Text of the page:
The race between Rob Quist and Greg Gianforte is heating up, like one of those dreams where you wake up to find that your hair is on fire and you are still, in fact, stuck in a dream. Maybe the word I'm looking for is "nightmare." With only three weeks until the special election, both candidates are now running advertisements in which they shoot things that represent ideas.
The Gianforte campaign has released a spot called "Grab," in which that scary voice that warns of things in political advertisements speaks over the image of a computer monitor sitting incongruously on a desk in a grassy field. "Rob Quist wants to establish a national gun registry," the voice says. "Your name, your address, your guns on a big government computer." Then Gianforte shoots the computer.
It's a nuanced message, but I think I can grasp it. Gianforte believes guns are good, while the computers that might be used to register them are bad. As a real Montanan, he loves guns and hates computers. That's why he keeps his computer out in a field—so when he gets frustrated and shoots it, he doesn't mess up his beautiful house. It's probably a log mansion, actually, or some kind of sod home. The ad doesn't say, but you can bet that whatever structure Gianforte lives in when he's not out in the field shooting office equipment, it's built from Montana values.
But whose values could be more Montanan than Quist's? As a grown man wearing a cowboy hat, Quist also loves values and shooting electrical representations of their opposites. In a spot titled "Defend," he articulates a strong counterargument to Gianforte's position.
"For generations, this old rifle has protected my family's ranch," Quist says as he loads what might be a Winchester .30-30. I'm not from Montana, so I wouldn't know. "I won't stand by while a millionaire from New Jersey tries to attack my Montana values," Quist says. Then, after a brief and thrilling image of him pointing the rifle directly at the camera, he shoots a television playing an NRA ad attacking Quist.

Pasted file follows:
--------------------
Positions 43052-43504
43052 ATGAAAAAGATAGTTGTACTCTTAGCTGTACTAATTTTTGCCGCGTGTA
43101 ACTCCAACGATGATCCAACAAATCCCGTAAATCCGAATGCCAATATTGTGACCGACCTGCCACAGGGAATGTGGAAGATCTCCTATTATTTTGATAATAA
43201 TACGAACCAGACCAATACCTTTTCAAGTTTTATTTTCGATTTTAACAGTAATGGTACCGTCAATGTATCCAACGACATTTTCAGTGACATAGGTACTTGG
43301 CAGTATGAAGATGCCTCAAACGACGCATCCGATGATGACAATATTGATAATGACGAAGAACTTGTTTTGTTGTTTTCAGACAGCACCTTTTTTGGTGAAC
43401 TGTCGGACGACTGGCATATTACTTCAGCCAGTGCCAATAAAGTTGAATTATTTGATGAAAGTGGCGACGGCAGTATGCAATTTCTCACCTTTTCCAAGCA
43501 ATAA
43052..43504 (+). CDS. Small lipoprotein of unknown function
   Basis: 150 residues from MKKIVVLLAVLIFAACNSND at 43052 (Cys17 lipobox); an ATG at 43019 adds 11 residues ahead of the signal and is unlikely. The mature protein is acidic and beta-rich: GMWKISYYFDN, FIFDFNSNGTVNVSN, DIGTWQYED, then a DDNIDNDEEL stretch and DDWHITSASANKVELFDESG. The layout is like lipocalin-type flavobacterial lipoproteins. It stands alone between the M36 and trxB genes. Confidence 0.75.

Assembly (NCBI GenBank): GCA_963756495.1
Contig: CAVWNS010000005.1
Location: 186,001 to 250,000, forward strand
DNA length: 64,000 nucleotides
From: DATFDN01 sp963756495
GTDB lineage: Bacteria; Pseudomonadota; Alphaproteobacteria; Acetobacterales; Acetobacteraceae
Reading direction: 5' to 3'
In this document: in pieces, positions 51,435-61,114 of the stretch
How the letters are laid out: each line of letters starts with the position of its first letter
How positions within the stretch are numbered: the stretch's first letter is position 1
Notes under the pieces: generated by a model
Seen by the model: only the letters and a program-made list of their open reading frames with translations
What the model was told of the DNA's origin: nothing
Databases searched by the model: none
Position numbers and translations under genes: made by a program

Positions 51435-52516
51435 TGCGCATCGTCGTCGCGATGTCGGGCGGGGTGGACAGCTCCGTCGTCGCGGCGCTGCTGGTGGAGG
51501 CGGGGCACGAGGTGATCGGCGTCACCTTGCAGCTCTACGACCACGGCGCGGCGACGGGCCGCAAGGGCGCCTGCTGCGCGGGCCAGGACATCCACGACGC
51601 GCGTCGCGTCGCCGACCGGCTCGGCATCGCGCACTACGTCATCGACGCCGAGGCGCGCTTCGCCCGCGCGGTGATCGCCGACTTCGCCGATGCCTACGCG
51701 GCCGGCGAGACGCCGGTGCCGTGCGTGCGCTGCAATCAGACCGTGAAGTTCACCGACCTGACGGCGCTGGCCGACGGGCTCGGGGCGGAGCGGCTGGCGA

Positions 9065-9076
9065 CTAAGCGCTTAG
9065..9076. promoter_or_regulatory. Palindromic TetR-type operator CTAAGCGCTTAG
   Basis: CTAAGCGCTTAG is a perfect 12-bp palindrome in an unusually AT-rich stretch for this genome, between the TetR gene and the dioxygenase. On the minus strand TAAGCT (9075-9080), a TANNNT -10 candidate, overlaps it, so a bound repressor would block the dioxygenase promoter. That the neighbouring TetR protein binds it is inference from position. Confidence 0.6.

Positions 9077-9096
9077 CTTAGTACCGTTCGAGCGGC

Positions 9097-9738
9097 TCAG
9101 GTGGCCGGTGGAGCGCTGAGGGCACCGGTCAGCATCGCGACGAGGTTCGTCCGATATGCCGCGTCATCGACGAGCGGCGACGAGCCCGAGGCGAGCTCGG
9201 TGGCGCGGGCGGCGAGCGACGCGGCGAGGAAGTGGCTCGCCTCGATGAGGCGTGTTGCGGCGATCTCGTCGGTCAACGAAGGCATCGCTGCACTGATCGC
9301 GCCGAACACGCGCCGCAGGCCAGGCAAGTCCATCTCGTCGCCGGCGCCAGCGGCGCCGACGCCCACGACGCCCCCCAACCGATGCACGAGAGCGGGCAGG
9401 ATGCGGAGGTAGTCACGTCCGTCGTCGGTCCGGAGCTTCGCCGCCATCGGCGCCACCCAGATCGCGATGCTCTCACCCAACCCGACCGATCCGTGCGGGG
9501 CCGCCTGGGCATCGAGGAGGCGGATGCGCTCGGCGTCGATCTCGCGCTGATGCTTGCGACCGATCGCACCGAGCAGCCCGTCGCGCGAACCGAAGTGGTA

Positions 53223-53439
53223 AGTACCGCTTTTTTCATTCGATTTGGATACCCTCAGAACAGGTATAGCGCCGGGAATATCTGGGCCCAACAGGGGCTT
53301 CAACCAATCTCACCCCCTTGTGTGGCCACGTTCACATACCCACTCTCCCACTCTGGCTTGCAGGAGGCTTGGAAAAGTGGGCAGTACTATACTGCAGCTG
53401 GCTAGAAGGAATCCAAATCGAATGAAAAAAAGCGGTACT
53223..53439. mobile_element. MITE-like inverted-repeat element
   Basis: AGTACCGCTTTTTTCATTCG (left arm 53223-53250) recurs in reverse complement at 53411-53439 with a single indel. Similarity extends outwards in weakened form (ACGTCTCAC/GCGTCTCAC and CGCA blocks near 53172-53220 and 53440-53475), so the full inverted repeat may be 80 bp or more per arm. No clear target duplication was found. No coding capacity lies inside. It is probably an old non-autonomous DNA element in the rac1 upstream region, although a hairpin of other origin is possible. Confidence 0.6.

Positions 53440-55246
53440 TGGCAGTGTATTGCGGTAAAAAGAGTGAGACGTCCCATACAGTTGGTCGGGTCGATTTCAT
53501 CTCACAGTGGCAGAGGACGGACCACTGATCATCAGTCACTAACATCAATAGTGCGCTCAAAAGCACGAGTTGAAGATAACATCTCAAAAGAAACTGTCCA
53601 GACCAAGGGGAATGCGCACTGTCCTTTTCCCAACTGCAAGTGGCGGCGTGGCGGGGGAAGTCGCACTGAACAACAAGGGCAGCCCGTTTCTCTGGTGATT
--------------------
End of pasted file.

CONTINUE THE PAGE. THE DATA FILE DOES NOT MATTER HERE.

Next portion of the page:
Again, the message is subtle. But it seems Quist disagrees with the opposition's characterization of his position re: the desirability of a federal gun registry, and he wishes to correct the record by shooting a hole in it. He responds to the ad in terms Montanans will understand: self-conscious redneck violence. For two men who disagree with each other, Quist and Gianforte have produced remarkably similar spots. But there are contrasts.
Where Quist uses a rifle, Gianforte uses a shotgun. The latter looks like a 12 gauge with a Monte Carlo stock—although I must again caution you that my grandparents never owned a ranch. While Gianforte shoots a flat-screen Dell display, Quist shoots a tube TV. It was probably the same old TV that's been in his family for generations, pissing them off. And while Quist wears a gray cotton work shirt and jacket with jeans and a giant belt buckle, Gianforte wears a green cotton work shirt and camo vest with jeans and a giant belt buckle.
They both look like what they are: two guys who dressed up to shoot televisions for television. Gianforte is an electrical engineer. Quist is a musician. Both of them belong in this state as much as any other Montanan, but they are not the hard-bitten cowboys we like to imagine ourselves to be. They are fortunate professionals selected by their parties to pander to us, and they are doing an uninspired job.
I sure wish one of them would shoot wage stagnation or the Legislature's inability to agree on an infrastructure bill. Maybe Quist could shoot creeping restrictions on a woman's right to choose, and Gianforte could invent a kind of gun that shoots healthy lunches into poor kids' mouths. Perhaps, in a rare moment of agreement, they could both shoot sex trafficking. Or they could shoot some object embodying the idea that Montanans are interested in substantive political thought—like a book, or a bust of Adlai Stevenson or something.
That seems to be the one issue on which the Gianforte and Quist campaigns concur. Voters will sit up and bark for guns, phony swagger and whatever other rootin', tootin' marketin' a team of political consultants with 10 minutes and a whiteboard can think up. As much as I like to watch my betters shoot things, I call hackwork. The similarity of these two ads is a testament to how few ideas either party has produced since the last, uninspiring election.
Granted, that was only six months ago. I'm tired of campaigns, and I didn't even work on any of them. But the state's political tacticians have got to be able to come up with something better than this. We've got three weeks left. There has to be a meaningful idea around here somewhere. "We both love guns and are from here" ain't it.
Dan Brooks writes about politics, culture and the performance of redneck identity at combatblog.net.